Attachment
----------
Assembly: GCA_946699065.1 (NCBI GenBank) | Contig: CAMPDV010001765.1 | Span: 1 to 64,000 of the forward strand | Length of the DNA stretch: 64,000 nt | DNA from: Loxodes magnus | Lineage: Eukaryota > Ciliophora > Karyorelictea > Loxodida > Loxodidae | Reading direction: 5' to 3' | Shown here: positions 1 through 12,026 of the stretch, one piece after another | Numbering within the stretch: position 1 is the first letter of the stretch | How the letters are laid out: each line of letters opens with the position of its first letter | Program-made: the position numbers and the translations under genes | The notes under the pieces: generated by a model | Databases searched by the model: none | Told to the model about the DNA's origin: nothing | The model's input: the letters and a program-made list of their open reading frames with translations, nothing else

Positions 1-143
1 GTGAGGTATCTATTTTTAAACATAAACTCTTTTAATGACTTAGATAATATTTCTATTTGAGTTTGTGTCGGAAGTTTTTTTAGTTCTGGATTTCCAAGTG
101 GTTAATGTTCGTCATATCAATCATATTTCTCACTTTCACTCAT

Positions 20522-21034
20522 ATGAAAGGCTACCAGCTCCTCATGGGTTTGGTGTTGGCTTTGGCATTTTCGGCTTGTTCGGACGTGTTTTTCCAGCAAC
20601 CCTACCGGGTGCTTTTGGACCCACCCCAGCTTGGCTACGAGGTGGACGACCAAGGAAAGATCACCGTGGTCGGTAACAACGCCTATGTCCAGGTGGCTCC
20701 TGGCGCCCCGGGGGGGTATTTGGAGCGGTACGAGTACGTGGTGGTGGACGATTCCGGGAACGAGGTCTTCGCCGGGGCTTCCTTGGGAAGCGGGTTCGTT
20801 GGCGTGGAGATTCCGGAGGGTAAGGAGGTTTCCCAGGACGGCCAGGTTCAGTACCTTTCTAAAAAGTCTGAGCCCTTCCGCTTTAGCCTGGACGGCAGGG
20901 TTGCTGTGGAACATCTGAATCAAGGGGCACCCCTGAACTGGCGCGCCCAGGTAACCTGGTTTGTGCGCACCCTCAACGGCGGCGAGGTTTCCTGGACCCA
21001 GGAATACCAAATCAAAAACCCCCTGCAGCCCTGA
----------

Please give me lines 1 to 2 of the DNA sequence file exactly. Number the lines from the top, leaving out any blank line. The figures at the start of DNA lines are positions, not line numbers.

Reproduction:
Assembly: GCA_946699065.1 (NCBI GenBank) | Contig: CAMPDV010001765.1 | Span: 1 to 64,000 of the forward strand | Length of the DNA stretch: 64,000 nt | DNA from: Loxodes magnus | Lineage: Eukaryota > Ciliophora > Karyorelictea > Loxodida > Loxodidae | Reading direction: 5' to 3' | Shown here: positions 1 through 12,026 of the stretch, one piece after another | Numbering within the stretch: position 1 is the first letter of the stretch | How the letters are laid out: each line of letters opens with the position of its first letter | Program-made: the position numbers and the translations under genes | The notes under the pieces: generated by a model | Databases searched by the model: none | Told to the model about the DNA's origin: nothing | The model's input: the letters and a program-made list of their open reading frames with translations, nothing else

Positions 1-143